Just two weeks after a judge declared that the “unprecedented” copyright case against Taylor Swift for allegedly using the lyrics to the 2001 3LW hit “Playas Gon’ Play” in her own 2014 hit “Shake It Off” could move forward, the singer has again filed a motion to dismiss the case, with her attorneys warning of dire consequences for the music business at large should it proceed. Billboard reported the filing, in which Davis Wright Tremaine LLP attorney Peter Anderson wrote, “Plaintiffs could sue everyone who writes, sings, or publicly says ‘players gonna play’ and ‘haters gonna hate.’ To permit that is unprecedented and cheats the public domain.”
The case, which was filed in 2017 by 3LW’s songwriters Sean Hall and Nathan Butler, asserts that the use of the refrain “players gonna play, play, play, play, play and the haters gonna hate, hate, hate, hate, hate” infringes upon Hall and Butler’s previous use of “playas, they gonna play, and haters, they gonna hate.” Because the usage of both phrases — often in conjunction, as they are seen in both songs — is so common, Swift’s lawyers previously argued that the case should be thrown out and won, only for the plaintiffs to successfully reopen the case and U.S. District Judge Michael W. Fitzgerald to refuse their initial motion on December 9, saying, “Even though there are some noticeable differences between the works, there are also significant similarities in word usage and sequence/structure.”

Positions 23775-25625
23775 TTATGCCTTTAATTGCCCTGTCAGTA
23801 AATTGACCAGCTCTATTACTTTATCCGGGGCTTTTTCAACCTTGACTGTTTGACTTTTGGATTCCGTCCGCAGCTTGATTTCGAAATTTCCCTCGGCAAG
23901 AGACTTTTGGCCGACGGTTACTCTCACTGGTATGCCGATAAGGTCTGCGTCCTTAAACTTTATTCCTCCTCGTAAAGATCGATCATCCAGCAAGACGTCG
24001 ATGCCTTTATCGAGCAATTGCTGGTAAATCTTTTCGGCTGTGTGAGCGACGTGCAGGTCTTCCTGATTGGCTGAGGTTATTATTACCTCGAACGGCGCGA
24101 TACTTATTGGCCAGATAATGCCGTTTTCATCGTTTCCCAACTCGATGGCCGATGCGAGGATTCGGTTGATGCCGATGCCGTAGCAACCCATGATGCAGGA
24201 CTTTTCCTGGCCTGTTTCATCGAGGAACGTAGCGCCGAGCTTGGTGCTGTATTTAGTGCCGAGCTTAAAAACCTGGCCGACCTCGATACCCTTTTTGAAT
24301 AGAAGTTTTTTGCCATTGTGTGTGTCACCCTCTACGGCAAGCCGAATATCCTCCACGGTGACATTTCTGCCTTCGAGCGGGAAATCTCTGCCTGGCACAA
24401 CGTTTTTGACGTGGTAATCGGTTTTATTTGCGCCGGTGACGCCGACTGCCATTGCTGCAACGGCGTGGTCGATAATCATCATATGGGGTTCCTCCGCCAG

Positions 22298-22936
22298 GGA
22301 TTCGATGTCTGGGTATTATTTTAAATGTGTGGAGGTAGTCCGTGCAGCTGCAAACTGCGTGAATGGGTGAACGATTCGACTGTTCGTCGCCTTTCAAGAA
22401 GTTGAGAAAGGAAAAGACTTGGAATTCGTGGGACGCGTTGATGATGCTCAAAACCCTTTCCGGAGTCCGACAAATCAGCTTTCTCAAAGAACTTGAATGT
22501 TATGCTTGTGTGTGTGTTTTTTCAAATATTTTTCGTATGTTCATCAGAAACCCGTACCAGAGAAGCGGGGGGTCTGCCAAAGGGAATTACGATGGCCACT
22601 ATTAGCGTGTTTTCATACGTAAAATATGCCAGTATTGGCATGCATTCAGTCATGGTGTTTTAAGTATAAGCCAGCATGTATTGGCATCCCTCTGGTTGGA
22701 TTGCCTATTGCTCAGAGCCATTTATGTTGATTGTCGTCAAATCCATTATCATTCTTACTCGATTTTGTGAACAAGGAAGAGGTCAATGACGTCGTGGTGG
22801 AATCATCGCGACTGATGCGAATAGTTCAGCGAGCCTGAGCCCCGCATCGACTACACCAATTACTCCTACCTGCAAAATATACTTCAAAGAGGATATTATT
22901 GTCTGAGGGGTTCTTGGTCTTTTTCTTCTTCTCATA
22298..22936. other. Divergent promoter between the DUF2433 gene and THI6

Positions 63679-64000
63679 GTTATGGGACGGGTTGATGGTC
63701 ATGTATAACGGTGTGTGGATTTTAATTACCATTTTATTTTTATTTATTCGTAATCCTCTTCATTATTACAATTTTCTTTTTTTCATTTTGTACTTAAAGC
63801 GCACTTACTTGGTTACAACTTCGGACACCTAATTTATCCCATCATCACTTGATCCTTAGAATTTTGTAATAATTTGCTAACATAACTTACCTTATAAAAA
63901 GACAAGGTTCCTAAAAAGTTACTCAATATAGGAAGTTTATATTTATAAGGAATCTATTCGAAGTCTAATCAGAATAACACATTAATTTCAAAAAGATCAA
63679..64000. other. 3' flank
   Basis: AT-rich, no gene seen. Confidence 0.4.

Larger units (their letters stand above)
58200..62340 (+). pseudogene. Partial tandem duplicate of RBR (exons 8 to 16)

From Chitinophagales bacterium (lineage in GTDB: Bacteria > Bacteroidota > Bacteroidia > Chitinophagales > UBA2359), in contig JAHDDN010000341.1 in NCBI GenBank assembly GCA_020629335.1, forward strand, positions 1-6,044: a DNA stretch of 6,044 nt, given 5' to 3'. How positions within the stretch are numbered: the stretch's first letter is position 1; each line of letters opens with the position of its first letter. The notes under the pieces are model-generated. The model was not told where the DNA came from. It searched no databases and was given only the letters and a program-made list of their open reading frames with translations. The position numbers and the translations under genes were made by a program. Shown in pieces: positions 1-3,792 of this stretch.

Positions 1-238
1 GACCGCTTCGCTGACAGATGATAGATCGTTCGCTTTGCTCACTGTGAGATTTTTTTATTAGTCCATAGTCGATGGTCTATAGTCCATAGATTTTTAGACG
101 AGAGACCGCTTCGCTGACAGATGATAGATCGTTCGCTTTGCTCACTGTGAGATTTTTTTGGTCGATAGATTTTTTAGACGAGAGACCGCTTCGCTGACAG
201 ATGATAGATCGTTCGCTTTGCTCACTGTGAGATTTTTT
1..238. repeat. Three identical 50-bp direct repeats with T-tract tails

In the new filing, Anderson and co. argue Fitzgerald failed to apply an “extrinsic test” to the ruling, filtering out material that isn’t covered under copyright laws before comparing two works. Again, the phrases “playas gonna play” and “haters gonna hate” are not covered by copyright since they are commonly used phrases in the public domain. “The presence of versions of the two short public domain statements and two other tautologies in both songs … simply does not satisfy the extrinsic test,” argued Swift’s lawyers.
So, it looks like the judge will have one more chance to look at the case before it proceeds to trial, with seemingly all past and future references to players playing and haters hating hanging in the balance. Stay tuned for more updates.